# 1.1: Prelude to Linear Regression

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Data mining is a phrase that has been popularly used to suggest the process of finding useful information from within a large collection of data. I like to think of data mining as encompassing a broad range of statistical techniques and tools that can be used to extract different types of information from your data. Which particular technique or tool to use depends on your specific goals.

One of the most fundamental of the broad range of data mining techniques that have been developed is regression modeling. Regression modeling is simply generating a mathematical model from measured data. This model is said to explain an output value given a new set of input values. Linear regression modeling is a specific form of regression modeling that assumes that the output can be explained using a linear combination of the input values.

A common goal for developing a regression model is to predict what the output value of a system should be for a new set of input values, given that you have a collection of data about similar systems. For example, as you gain experience driving a car, you begun to develop an intuitive sense of how long it might take you to drive somewhere if you know the type of car, the weather, an estimate of the traffic, the distance, the condition of the roads, and so on. What you really have done to make this estimate of driving time is constructed a multi-factor regression model in your mind. The inputs to your model are the type of car, the weather, etc. The output is how long it will take you to drive from one point to another. When you change any of the inputs, such as a sudden increase in traffic, you automatically re-estimate how long it will take you to reach the destination.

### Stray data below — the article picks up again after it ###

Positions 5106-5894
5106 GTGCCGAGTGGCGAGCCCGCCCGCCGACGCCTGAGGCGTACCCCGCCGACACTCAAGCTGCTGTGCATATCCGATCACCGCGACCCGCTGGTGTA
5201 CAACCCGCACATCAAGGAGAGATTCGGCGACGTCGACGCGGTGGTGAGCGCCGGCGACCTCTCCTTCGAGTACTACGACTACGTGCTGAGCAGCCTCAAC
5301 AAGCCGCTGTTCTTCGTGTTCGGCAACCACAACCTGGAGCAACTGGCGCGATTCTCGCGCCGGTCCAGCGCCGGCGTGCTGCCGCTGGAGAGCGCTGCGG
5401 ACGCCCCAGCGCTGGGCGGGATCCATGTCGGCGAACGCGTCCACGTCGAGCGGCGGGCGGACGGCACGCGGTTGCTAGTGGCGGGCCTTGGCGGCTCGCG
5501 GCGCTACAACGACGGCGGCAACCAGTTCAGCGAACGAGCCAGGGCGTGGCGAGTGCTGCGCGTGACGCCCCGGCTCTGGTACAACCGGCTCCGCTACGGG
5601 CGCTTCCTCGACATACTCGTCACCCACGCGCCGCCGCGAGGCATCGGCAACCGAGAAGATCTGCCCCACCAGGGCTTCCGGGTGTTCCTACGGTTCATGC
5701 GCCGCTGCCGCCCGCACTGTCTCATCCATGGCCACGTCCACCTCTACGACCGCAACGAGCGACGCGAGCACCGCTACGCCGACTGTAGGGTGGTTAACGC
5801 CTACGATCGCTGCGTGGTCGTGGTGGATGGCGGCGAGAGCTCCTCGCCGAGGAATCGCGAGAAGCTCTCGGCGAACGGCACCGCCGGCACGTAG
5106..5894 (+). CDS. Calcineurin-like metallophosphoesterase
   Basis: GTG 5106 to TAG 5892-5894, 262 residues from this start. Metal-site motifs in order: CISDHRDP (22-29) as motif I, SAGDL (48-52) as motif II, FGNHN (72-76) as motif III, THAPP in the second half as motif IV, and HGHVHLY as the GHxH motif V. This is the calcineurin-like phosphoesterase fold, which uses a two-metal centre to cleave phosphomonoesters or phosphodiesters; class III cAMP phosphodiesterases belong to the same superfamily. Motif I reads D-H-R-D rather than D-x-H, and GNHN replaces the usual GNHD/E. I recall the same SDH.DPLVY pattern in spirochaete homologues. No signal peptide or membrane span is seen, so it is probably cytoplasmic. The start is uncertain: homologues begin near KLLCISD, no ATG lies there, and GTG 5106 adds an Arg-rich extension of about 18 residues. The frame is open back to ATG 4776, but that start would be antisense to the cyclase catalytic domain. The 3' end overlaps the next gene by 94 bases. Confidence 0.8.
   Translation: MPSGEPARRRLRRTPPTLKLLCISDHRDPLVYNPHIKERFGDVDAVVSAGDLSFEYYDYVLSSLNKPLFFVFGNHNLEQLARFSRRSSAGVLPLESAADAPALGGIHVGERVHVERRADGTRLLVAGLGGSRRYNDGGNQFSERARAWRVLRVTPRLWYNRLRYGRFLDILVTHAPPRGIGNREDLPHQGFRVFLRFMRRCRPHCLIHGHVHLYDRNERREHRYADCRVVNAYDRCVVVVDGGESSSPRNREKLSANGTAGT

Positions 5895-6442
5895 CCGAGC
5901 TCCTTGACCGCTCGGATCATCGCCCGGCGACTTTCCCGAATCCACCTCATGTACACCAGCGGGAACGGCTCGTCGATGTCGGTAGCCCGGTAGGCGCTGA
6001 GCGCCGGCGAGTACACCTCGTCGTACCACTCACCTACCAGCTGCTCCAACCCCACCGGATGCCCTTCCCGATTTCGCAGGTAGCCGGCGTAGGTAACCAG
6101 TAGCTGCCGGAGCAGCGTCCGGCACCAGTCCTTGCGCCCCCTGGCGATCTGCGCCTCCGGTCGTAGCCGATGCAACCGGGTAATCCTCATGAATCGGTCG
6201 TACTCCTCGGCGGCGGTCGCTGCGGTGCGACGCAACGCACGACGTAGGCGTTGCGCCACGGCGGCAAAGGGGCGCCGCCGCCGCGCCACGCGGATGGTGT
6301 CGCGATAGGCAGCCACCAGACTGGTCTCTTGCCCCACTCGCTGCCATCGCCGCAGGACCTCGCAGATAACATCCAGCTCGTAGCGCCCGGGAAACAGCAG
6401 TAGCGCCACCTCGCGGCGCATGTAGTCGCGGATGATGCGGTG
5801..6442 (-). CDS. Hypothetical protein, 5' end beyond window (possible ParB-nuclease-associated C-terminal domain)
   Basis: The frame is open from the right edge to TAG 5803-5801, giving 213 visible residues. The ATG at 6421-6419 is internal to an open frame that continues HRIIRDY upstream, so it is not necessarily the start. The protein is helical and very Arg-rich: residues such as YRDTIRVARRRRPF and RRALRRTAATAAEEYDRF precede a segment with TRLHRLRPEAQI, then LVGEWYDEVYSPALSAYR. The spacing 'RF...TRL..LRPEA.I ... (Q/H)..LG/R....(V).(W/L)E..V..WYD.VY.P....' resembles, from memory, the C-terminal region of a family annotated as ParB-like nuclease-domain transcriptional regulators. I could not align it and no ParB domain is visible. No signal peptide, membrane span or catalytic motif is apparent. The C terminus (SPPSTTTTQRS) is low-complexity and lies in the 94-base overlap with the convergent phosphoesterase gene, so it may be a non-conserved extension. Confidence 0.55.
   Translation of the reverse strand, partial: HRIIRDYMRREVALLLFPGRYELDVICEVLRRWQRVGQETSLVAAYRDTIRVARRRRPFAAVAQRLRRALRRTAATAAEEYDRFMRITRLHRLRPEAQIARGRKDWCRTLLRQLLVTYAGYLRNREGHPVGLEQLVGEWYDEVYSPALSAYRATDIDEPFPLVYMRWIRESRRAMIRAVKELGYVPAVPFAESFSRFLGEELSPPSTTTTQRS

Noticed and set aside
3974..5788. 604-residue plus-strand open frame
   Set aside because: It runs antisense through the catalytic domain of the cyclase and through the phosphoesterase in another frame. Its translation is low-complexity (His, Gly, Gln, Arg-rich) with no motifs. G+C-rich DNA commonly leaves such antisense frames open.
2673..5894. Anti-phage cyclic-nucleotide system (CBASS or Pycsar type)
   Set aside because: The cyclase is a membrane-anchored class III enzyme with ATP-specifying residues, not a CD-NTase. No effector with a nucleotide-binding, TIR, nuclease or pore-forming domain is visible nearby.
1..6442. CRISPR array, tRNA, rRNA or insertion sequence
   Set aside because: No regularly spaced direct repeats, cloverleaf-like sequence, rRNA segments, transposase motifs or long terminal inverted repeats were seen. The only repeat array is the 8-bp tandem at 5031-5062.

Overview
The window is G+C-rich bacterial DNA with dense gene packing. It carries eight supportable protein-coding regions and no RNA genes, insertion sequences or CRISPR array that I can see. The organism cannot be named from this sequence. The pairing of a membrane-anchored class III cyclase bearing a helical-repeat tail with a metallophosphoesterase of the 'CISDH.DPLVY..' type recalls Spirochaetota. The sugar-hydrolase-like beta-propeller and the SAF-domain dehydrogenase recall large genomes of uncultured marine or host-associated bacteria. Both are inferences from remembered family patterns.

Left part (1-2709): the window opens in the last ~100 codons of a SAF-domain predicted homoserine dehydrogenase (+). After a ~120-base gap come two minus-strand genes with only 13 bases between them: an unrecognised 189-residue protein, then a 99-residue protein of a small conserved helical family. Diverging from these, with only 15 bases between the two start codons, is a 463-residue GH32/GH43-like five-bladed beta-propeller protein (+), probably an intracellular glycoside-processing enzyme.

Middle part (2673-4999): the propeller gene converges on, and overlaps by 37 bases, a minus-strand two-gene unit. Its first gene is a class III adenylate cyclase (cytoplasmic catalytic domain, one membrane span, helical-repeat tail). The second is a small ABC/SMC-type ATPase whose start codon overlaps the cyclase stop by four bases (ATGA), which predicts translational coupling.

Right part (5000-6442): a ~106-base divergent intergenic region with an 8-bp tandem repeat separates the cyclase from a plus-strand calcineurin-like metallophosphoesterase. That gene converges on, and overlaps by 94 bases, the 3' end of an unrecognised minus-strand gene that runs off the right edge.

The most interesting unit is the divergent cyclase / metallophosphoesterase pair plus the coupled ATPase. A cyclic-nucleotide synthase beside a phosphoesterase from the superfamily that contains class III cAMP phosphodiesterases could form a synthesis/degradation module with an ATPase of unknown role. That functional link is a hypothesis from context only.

This type of model building and estimating is precisely what we are going to learn to do more formally in this tutorial. As a concrete example, we will use real performance data obtained from thousands of measurements of computer systems to develop a regression model using the R statistical software package. You will learn how to develop the model and how to evaluate how well it fits the data. You also will learn how to use it to predict the performance of other computer systems.

As you go through this tutorial, remember that what you are developing is just a model. It will hopefully be useful in understanding the system and in predicting future results. However, do not confuse a model with the real system. The real system will always produce the correct results, regardless of what the model may say the results should be.

This page titled 1.1: Prelude to Linear Regression is shared under a CC BY-NC 4.0 license and was authored, remixed, and/or curated by David Lilja (University of Minnesota Libraries Publishing) via source content that was edited to the style and standards of the LibreTexts platform; a detailed edit history is available upon request.